The Effects of Peer Group Heterogeneity on the Production of Human Capital at West Point
AbstractUnderstanding how heterogeneity in peer group composition affects academic attainment has important implications for how schools organize students in group settings. The random assignment of cadets to companies at West Point affords an opportunity to investigate this issue empirically. Estimates of the impact of peer group heterogeneity in math SAT scores on freshmen-year academic performance reveals that more heterogeneous peer groups have positive effects on individual grades. High-ability peers account for most of the positive effect, while low-ability peers have no measureable effect. (JEL I23, J24, M54)
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Bibliographic InfoArticle provided by American Economic Association in its journal American Economic Journal: Applied Economics.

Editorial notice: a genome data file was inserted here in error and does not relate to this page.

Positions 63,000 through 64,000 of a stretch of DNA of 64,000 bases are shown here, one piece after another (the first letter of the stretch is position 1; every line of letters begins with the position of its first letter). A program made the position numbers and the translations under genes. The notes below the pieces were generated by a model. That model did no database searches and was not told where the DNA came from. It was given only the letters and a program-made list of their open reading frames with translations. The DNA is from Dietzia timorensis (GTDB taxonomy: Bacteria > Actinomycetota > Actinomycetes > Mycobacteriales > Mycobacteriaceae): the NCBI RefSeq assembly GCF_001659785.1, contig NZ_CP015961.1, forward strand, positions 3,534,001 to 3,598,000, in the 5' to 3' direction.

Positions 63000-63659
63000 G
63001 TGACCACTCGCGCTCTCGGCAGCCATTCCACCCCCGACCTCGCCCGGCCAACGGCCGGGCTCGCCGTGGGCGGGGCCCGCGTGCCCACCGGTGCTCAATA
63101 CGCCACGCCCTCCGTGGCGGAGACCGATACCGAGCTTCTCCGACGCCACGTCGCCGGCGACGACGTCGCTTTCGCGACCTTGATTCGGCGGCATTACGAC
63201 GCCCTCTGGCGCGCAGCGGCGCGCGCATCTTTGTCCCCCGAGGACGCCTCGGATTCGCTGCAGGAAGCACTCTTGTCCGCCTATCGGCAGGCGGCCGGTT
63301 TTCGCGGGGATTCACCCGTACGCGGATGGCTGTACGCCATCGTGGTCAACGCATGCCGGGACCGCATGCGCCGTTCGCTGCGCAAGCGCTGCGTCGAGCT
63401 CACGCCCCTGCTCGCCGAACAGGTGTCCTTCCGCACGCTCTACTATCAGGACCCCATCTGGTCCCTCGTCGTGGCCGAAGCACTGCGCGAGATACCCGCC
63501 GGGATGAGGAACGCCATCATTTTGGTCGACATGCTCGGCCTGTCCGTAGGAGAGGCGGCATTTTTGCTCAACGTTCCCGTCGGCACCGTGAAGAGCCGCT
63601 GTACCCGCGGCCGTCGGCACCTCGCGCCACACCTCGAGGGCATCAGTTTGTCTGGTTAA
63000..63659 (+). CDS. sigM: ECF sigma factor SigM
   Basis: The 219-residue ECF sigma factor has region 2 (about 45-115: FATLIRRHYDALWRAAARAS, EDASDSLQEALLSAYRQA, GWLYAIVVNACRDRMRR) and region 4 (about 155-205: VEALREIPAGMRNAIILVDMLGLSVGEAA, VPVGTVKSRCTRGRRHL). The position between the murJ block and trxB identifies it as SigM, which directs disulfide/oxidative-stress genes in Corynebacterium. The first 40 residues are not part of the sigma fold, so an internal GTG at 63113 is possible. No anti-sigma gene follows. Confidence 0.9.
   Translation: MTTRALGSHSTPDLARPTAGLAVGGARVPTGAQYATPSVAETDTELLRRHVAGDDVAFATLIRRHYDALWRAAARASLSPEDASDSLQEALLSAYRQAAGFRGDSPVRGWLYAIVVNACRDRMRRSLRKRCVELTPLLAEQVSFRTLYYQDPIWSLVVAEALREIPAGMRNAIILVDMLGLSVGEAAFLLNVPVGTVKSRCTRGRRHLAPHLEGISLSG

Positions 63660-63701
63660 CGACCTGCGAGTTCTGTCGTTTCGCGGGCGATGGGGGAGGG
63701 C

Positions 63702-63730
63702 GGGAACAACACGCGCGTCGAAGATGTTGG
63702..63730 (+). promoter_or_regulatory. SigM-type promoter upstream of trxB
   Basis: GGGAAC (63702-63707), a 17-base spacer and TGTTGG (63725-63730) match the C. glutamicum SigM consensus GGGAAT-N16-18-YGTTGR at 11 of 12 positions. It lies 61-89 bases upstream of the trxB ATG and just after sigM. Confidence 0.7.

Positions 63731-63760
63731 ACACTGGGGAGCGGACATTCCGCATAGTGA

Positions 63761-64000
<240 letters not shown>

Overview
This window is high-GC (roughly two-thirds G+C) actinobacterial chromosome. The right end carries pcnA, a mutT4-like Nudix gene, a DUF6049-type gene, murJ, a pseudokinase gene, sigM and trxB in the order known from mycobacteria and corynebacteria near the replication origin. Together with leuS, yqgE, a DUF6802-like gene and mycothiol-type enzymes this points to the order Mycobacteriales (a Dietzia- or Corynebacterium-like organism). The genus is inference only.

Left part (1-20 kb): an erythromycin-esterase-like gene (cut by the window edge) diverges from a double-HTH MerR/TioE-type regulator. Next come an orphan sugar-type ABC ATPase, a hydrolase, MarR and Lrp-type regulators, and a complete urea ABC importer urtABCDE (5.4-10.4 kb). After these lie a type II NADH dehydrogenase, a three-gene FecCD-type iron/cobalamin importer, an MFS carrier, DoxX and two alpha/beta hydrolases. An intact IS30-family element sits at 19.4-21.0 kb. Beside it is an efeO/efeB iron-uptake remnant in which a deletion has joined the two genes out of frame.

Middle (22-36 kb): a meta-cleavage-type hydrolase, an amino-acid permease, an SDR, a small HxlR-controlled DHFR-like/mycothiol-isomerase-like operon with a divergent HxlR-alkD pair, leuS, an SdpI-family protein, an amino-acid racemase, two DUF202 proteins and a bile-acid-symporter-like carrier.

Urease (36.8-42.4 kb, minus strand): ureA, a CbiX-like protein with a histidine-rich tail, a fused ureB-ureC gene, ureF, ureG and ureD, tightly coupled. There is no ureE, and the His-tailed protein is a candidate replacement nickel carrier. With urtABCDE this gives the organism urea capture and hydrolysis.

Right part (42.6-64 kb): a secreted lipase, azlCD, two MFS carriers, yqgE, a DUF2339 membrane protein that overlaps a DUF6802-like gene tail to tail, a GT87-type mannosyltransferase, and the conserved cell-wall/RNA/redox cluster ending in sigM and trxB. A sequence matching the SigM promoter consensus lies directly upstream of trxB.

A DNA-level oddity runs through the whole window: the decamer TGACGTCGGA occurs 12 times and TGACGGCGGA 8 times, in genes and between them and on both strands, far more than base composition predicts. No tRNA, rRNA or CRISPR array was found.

Volume (Year): 1 (2009)
Issue (Month): 4 (October)
Find related papers by JEL classification:
- I23 - Health, Education, and Welfare - - Education - - - Higher Education and Research Institutions
- J24 - Labor and Demographic Economics - - Demand and Supply of Labor - - - Human Capital; Skills; Occupational Choice; Labor Productivity
- M54 - Business Administration and Business Economics; Marketing; Accounting - - Personnel Economics - - - Labor Management
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- Gregory Androushchak & Oleg Poldin & Maria Yudkevich, 2012. "Peer Effects in Exogenously Formed University Student Groups," HSE Working papers WP BRP 03/EDU/2012, National Research University Higher School of Economics.
- Bigoni, Maria & Fort, Margherita & Nardotto, Mattia & Reggiani, Tommaso, 2011. "Teams or Tournaments? A Field Experiment on Cooperation and Competition among University Students," IZA Discussion Papers 5844, Institute for the Study of Labor (IZA).
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